Mindset change needed in hospitals to stop bed blocking, say Suffolk and Norfolk health chiefs

Ipswich Hospital figures reveal bed blocking has halved. Picture: PHIL MORLEY

Ipswich Hospital figures reveal bed blocking has halved. Picture: PHIL MORLEY - Credit: Archant

Health bosses in Suffolk and Norfolk have said a change of mindset is needed to question whether hospitals are the best place for patients in order to stop bed blocking.

A report was prepared for Suffolk County Council’s health scrutiny committee over the effective discharge of patients from hospital, highlighting that delays in sending patients home reduced the number of beds available and added more pressure to services.

Figures presented to the committee showed that the average number of DToCs – delayed transfers of care – had halved at Ipswich Hospital last year from the previous year.

While health chiefs are buoyed by the progress, they say a change in mindset is needed, moving from the idea that hospital is the best place to be to questioning the medical need for patients to be there.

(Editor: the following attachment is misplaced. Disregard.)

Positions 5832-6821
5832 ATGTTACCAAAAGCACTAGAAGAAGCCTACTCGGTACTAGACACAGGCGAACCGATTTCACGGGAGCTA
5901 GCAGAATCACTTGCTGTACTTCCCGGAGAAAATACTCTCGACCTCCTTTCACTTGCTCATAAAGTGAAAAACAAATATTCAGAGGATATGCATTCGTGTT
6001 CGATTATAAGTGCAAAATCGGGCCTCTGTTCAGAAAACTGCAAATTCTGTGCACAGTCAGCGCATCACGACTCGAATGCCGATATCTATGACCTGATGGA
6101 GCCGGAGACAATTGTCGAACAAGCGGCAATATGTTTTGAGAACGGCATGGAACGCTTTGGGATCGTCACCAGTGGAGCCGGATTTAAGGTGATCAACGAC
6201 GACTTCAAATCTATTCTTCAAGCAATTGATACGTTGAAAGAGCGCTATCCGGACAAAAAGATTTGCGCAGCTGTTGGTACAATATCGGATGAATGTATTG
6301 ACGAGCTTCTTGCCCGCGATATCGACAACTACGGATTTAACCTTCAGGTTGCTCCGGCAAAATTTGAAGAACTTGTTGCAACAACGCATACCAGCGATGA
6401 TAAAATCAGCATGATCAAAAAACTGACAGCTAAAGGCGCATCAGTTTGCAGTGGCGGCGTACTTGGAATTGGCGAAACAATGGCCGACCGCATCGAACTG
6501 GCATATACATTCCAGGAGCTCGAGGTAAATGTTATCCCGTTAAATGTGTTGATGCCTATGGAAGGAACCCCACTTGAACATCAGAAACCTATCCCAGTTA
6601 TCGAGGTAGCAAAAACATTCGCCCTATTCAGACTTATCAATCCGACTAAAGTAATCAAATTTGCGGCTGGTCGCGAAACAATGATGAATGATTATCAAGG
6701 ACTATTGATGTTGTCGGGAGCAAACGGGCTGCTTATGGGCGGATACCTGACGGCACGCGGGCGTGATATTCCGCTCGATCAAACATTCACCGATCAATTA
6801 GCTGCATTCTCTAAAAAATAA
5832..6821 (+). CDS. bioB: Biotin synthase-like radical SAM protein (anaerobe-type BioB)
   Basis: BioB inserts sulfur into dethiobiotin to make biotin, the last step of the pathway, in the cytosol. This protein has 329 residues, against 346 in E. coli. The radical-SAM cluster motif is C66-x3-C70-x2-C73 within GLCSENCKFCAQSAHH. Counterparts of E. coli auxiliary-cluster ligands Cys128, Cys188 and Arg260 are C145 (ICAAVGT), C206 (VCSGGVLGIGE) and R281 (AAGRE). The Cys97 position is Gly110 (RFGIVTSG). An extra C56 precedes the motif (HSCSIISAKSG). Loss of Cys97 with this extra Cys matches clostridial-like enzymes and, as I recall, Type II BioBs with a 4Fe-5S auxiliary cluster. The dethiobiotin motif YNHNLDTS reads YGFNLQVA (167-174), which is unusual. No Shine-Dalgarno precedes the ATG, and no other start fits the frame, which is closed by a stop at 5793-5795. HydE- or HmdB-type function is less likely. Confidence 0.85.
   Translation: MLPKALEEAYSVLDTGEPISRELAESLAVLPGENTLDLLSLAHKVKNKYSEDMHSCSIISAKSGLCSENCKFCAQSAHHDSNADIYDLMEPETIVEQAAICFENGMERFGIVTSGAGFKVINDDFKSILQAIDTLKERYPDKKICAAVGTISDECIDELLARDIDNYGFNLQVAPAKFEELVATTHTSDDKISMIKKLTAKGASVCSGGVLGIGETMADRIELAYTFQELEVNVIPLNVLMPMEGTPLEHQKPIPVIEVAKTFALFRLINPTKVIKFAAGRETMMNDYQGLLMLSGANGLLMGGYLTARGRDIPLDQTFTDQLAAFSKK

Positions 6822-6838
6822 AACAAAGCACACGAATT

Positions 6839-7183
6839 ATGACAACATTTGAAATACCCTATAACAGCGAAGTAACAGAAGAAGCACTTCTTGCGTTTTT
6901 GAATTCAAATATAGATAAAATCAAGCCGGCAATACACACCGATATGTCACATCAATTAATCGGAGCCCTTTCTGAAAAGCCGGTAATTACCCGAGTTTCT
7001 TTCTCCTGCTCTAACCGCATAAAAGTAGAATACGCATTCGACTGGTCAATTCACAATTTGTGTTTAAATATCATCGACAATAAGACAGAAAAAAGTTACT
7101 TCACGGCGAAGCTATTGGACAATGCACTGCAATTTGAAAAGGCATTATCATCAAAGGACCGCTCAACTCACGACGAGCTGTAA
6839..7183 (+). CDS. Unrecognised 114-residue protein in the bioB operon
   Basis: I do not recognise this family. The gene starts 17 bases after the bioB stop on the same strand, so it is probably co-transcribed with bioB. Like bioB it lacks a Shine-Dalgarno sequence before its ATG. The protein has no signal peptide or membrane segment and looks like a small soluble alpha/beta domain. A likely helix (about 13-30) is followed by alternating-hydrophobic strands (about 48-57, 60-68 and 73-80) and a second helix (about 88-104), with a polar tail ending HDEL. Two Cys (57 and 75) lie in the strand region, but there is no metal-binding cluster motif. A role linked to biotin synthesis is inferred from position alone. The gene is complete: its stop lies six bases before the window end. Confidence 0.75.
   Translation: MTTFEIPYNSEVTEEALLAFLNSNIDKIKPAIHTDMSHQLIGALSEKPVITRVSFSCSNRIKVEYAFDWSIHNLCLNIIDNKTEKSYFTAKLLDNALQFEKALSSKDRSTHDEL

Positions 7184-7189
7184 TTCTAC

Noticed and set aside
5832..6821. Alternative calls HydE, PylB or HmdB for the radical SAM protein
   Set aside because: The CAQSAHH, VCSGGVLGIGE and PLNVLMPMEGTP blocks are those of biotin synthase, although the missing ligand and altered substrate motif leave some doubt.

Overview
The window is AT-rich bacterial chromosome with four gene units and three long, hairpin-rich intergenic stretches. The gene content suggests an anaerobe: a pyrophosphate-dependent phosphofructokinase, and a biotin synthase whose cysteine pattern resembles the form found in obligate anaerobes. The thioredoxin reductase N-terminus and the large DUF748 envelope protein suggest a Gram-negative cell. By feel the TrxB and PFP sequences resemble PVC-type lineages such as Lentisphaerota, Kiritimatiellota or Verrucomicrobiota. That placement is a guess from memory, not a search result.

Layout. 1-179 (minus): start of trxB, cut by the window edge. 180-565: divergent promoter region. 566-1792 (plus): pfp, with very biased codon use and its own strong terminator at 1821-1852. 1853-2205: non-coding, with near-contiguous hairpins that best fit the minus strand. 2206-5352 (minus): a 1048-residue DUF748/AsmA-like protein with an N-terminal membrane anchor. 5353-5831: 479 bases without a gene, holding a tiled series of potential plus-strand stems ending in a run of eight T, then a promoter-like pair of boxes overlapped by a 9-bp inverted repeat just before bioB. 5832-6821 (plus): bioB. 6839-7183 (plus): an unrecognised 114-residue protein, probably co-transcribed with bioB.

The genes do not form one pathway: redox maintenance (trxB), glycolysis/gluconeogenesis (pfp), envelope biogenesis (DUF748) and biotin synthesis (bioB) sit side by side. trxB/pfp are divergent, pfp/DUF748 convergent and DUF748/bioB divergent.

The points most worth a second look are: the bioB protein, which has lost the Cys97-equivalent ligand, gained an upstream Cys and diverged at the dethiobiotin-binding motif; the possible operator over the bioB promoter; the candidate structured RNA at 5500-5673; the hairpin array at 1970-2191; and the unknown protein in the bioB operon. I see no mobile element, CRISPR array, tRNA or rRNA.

Cath Byford, deputy chief officer and director of commissioning at Great Yarmouth and Waveney Clinical Commissioning Group (CCG), said: “The over-arching principal is if they don’t have clinical needs to be in hospital they should not be there.”

Ms Byford said the idea that hospitals were the best place for patients to be has been “ingrained in hospitals for years” and added: “I think we have to have a system change to really flip that round, to really own the principal that if it’s not safe to be in hospital they shouldn’t be here.”

Paul Little, area director for Ipswich and East Suffolk, said the number of patient discharge delays this winter was around half that of the previous winter in Ipswich. He said: “By all of those numbers we are making significant progress.

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“The concept of understanding as early as possible the trajectory of patients and that continued assessment from the point of admission is absolutely the right approach,” he added.

Mr Little said looking at the needs of individual patients and whether services in the community such as physiotherapy could help people go home sooner had been key, as well as regular review meetings of patients.

A ‘discharge to access’ programme has also been developed in east Suffolk which reduces the number of assessments needed in hospitals, which has reduced delays in getting people home. Development work is underway in west Suffolk to roll out the scheme there.

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